If you've never grown flowers before, consider starting with petunias. Their bright, festive colors lift the spirits, and attract hummingbirds. There are many different types of petunias. They come in practically all sizes and colors, and new ones are developed all the time. They are easy to grow from seeds or seedlings. They do well in hanging pots, in container gardens, or as bedding plants. They look gorgeous with pansies, marigolds, zinnias and snapdragons, with tall flowers such as phlox right behind them. They make an excellent first flower for children to learn gardening. All they need is a lot of sun, moderate watering, and a little tender loving care. Use these tips to learn how to grow petunias.
Petunias need about six to eight hours of light per day. If you grow petunias indoors, be sure they have a window with southern or western exposure, or an energy-efficient grow light. These can be a little expensive, but last a long time, and are well worth the investment. Some plants do well with ordinary fluorescent lights. Different types of petunias have different requirements. If your petunias are in a hanging basket, be sure to rotate it regularly so that all sides of the plant receive light. If you have them in a container, be sure it has adequate drainage. Don't plant more than two plants per basket or container, and be careful not to overfeed them. Once a month is plenty. Use organic plant food and fertilizer such as TerraCycle or Espoma, or make your own plant food.
For watering, put your finger in the soil to see if it's dry. If you feel dry soil about an inch or more deep, they need watering. Give them a good soak every few days, not every day. Water outdoor petunias in the morning, before the sun gets to them. The more sun they receive, the more water they will need. They will also need more water as they grow. But be careful not to over water them. They need to dry out thoroughly between waterings, especially if they're in a container. Always check the soil with your finger.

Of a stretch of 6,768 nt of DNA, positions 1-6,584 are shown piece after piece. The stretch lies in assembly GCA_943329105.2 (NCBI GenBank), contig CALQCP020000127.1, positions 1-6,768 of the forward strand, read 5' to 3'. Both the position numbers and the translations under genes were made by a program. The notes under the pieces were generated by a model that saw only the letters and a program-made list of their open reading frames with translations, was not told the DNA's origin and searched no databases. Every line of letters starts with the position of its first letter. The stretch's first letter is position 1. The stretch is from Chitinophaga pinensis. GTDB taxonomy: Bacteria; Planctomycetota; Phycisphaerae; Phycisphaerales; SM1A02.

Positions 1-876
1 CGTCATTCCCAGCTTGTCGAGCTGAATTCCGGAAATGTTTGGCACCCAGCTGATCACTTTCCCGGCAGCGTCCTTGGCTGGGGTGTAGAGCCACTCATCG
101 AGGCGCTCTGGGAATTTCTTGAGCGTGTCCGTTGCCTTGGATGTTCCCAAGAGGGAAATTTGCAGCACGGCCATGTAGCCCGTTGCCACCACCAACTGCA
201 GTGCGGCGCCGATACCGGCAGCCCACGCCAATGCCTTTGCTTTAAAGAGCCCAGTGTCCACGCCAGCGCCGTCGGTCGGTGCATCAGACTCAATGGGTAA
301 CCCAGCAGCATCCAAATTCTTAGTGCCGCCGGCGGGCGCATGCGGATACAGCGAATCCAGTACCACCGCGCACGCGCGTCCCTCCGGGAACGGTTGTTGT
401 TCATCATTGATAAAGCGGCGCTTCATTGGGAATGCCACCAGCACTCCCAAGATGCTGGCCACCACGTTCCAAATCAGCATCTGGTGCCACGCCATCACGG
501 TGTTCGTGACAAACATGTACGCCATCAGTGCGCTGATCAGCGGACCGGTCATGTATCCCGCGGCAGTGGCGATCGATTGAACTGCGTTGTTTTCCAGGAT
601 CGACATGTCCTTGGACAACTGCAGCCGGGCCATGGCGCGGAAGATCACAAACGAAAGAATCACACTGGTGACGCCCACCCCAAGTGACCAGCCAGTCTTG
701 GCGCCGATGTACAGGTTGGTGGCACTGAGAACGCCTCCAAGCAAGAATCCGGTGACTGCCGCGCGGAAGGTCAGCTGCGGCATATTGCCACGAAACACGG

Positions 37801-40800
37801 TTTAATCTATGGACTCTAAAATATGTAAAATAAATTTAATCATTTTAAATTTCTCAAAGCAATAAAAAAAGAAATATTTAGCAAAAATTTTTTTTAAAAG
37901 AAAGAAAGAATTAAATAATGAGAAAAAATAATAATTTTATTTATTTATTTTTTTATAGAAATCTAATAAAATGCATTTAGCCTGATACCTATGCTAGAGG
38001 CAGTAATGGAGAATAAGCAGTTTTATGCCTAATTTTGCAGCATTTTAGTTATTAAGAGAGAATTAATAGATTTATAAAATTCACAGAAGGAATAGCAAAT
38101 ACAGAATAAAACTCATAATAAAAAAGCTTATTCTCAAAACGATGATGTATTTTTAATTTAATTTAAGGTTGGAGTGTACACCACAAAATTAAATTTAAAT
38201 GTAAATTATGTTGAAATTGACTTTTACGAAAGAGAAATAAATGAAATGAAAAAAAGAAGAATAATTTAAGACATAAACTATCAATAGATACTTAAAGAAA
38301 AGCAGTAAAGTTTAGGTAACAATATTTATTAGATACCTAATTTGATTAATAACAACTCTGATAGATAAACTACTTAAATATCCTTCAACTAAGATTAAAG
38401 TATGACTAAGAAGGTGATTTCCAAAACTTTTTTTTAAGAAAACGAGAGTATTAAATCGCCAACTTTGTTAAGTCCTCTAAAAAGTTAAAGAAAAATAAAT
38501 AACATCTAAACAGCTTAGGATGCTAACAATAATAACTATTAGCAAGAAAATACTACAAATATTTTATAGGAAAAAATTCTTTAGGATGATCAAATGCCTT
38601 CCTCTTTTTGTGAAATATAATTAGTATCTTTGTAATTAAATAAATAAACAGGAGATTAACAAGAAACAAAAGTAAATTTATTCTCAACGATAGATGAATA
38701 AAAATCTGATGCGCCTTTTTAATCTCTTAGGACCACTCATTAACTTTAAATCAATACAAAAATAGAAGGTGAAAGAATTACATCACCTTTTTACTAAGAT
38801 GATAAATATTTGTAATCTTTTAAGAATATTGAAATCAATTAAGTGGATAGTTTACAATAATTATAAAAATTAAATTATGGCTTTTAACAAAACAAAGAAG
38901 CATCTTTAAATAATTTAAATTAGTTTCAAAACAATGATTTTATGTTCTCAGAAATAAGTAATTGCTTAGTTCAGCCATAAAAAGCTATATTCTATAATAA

Petunias need grooming. They look their best if you snip off the flowers as soon as they start to wilt and fade. This is called deadheading and is a routine practice with many kinds of flowers. The plants should look bushy and not too tall. They should grow out, spreading over the soil, not up. If the plants stop blooming or begin to look as if they are struggling to survive, carefully prune them back to about four inches high.
Petunias in baskets will look beautiful if you plant only one type and one color per basket. If you grow them in a container, put them with herbs. In window boxes and garden beds, they look great with coleus. Since they are annuals, you will need to buy new petunia plants every year. Experiment with different styles and colors.